We can specify the matching pattern in the awk command within the /../ block. In our case, the “/08-08-2021,SCRIP5,340/” becomes the matching pattern. We’re using the “print $0” syntax to print the matching line. Also, we’re printing the lines be added, each separated by the \n (newline) character:

$ awk '/08-08-2021,SCRIP5,340/{print $0 "\n08-08-2021,SCRIP6,49\n08-08-2021,SCRIP7,76\n08-08-2021,SCRIP8,85"}' stocks.csv
08-08-2021,SCRIP5,340
08-08-2021,SCRIP6,49
08-08-2021,SCRIP7,76
08-08-2021,SCRIP8,85

Now that we’ve got the matching line and the appended data, let’s also print the remaining lines:

$ awk '/08-08-2021,SCRIP5,340/{print $0 "\n08-08-2021,SCRIP6,49\n08-08-2021,SCRIP7,76\n08-08-2021,SCRIP8,85"}1' stocks.csv
Date,TICKR,Price
08-08-2021,SCRIP1,104
08-08-2021,SCRIP2,107
08-08-2021,SCRIP3,105
08-08-2021,SCRIP4,110
08-08-2021,SCRIP5,340
08-08-2021,SCRIP6,49
08-08-2021,SCRIP7,76
08-08-2021,SCRIP8,85
08-08-2021,SCRIP5,340
08-08-2021,SCRIP9,100
08-08-2021,SCRIP10,35

Here, the “1” at the end of the command always evaluates to true. Hence, it prints every line of the file. Notably, the matching line is printed twice. To prevent this, we’ll use the next command, which tells awk to skip the lines that match our pattern:

$ awk '/08-08-2021,SCRIP5,340/{print $0 "\n08-08-2021,SCRIP6,49\n08-08-2021,SCRIP7,76\n08-08-2021,SCRIP8,85";next}1' stocks.csv

Note that the awk command hasn’t made any changes in the original file. However, we can modify our command to make changes to a temporary file, which we then use to replace the original file:

$ awk '/08-08-2021,SCRIP5,340/{print $0 "\n08-08-2021,SCRIP6,49\n08-08-2021,SCRIP7,76\n08-08-2021,SCRIP8,85";next}1' stocks.csv > tempfile.csv && mv tempfile.csv stocks.csv
$ cat stocks.csv
Date,TICKR,Price
08-08-2021,SCRIP1,104
08-08-2021,SCRIP2,107
08-08-2021,SCRIP3,105
08-08-2021,SCRIP4,110
08-08-2021,SCRIP5,340
08-08-2021,SCRIP6,49
08-08-2021,SCRIP7,76
08-08-2021,SCRIP8,85
08-08-2021,SCRIP9,100
08-08-2021,SCRIP10,35

4.2. When the Data Is in Another File

Again, let’s look at a case when the data we want to insert is in another file:

$ missing_lines=$(cat missing_data.csv)
$ echo "$missing_lines"
08-08-2021,SCRIP6,49
08-08-2021,SCRIP7,76
08-08-2021,SCRIP8,85
$ awk -v addpattern="$missing_lines" '/08-08-2021,SCRIP5,340/{print $0 "\n" addpattern;next}1' stocks.csv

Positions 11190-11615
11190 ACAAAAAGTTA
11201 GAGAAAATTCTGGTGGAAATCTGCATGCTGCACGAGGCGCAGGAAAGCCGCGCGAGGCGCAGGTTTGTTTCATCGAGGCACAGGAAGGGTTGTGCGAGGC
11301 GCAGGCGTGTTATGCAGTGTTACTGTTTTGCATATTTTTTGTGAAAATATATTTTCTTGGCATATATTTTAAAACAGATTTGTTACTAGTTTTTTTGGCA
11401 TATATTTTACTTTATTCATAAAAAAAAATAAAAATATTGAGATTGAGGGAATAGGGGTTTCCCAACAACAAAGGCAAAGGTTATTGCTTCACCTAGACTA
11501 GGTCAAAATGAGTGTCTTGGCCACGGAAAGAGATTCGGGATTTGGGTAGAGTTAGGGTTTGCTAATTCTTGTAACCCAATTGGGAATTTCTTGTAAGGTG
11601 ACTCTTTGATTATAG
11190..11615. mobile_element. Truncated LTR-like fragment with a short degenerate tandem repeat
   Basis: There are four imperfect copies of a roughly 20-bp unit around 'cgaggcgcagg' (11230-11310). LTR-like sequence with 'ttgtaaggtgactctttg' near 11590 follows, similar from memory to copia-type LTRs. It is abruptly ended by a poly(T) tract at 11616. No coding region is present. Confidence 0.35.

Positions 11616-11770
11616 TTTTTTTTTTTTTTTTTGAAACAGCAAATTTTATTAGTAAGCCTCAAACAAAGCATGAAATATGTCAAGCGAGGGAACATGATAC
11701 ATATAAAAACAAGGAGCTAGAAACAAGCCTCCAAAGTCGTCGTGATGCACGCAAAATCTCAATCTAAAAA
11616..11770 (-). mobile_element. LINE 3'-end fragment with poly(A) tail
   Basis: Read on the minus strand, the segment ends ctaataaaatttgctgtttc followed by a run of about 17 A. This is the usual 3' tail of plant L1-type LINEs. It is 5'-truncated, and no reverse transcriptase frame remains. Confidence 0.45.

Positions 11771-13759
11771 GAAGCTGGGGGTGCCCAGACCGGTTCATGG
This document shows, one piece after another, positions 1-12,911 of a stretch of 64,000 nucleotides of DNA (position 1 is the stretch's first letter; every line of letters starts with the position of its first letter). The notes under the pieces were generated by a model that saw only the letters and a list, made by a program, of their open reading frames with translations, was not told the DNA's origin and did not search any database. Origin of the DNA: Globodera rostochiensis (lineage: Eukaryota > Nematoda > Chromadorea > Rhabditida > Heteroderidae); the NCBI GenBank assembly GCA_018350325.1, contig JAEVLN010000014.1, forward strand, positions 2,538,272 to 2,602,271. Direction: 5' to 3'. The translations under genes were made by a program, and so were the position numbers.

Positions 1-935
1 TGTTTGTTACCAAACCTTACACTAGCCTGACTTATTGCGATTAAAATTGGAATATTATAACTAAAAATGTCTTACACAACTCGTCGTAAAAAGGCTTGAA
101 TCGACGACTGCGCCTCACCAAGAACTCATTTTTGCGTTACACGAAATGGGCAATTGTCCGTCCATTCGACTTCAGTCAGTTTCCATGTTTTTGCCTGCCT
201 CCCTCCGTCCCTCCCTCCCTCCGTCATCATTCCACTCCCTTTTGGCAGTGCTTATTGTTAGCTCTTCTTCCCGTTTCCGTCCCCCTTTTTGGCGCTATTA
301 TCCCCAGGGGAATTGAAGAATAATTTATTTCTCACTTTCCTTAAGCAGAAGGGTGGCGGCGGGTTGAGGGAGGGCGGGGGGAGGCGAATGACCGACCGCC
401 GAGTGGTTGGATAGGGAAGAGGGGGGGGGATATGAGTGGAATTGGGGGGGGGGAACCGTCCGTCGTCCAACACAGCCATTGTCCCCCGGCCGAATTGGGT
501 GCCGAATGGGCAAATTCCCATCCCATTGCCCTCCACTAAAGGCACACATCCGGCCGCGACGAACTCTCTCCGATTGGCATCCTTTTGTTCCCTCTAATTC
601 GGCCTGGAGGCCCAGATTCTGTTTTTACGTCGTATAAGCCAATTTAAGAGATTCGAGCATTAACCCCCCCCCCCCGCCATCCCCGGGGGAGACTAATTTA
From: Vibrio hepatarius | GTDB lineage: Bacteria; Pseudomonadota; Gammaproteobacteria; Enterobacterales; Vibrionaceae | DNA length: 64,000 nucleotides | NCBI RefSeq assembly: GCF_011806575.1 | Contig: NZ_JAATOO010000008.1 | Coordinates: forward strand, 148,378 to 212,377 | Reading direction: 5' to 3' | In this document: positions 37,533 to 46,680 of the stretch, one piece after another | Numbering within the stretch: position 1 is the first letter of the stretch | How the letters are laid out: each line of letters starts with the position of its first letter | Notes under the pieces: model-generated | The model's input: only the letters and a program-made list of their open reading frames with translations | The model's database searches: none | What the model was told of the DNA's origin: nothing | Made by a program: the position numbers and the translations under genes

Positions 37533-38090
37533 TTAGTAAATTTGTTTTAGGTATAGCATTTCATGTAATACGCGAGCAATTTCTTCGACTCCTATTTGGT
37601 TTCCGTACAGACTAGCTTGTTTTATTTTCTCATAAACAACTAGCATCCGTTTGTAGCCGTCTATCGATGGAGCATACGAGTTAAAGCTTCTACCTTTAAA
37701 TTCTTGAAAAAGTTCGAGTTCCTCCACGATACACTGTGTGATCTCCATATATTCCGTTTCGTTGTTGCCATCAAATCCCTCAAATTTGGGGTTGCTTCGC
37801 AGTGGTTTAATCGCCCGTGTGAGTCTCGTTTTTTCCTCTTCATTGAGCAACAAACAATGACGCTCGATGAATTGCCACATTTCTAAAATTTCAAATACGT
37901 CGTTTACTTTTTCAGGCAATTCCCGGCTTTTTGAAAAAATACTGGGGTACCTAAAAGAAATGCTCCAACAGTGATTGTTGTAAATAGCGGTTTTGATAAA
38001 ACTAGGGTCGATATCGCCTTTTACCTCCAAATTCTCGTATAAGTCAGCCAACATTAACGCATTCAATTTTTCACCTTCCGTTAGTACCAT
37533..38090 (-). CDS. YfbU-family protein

Date,TICKR,Price
08-08-2021,SCRIP1,104
08-08-2021,SCRIP2,107
08-08-2021,SCRIP3,105
08-08-2021,SCRIP4,110
08-08-2021,SCRIP5,340
08-08-2021,SCRIP6,49
08-08-2021,SCRIP7,76
08-08-2021,SCRIP8,85
08-08-2021,SCRIP9,100
08-08-2021,SCRIP10,35

In this approach, we’re first storing the contents of the file in a Bash variable. Then, we’re passing this variable to the awk command using the -v option for further processing.

5. Creating the Bash Script

Finally, let’s also write a Bash script solution using loops and the grep command:

$ cat insert_pattern.sh
#!/bin/bash
read -p "Enter the pattern: " pattern
>new_file.csv
while read line
do
    echo $line >>new.csv
    echo $line | grep -q "$pattern"
    [ $? -eq 0 ] && cat missing_data.csv >> new.csv
done < stocks.csv

Here, we’re reading records from a file and writing them to a file new.csv. Then, we’re checking the pattern using the grep command. If the pattern matches, we’re appending the data of the missing_data.csv file in the new.csv file. Let’s execute the script and check the contents of the file:

$ ./insert_pattern.sh
Enter the pattern: 08-08-2021,SCRIP5,340
$ cat new.csv
Date,TICKR,Price
08-08-2021,SCRIP1,104
08-08-2021,SCRIP2,107
08-08-2021,SCRIP3,105
08-08-2021,SCRIP4,110
08-08-2021,SCRIP5,340
08-08-2021,SCRIP6,49
08-08-2021,SCRIP7,76
08-08-2021,SCRIP8,85
08-08-2021,SCRIP9,100
08-08-2021,SCRIP10,35

If required, we can copy the contents of the newly generated file to the original file.

6. Conclusion

In this article, we looked at ways to insert multiple lines into a file after a specified pattern using the Bash shell.

We started by discussing a few solutions using the sed command. In doing so, we explored approaches for handling different ways of providing the data to be added.

Then, we implemented some solutions using the awk command. Finally, we presented a solution by writing a shell script to insert data in a file using the Bash loops and the grep command.

Authors Bottom

If you have a few years of experience in the Linux ecosystem, and you’re interested in sharing that experience with the community, have a look at our Contribution Guidelines.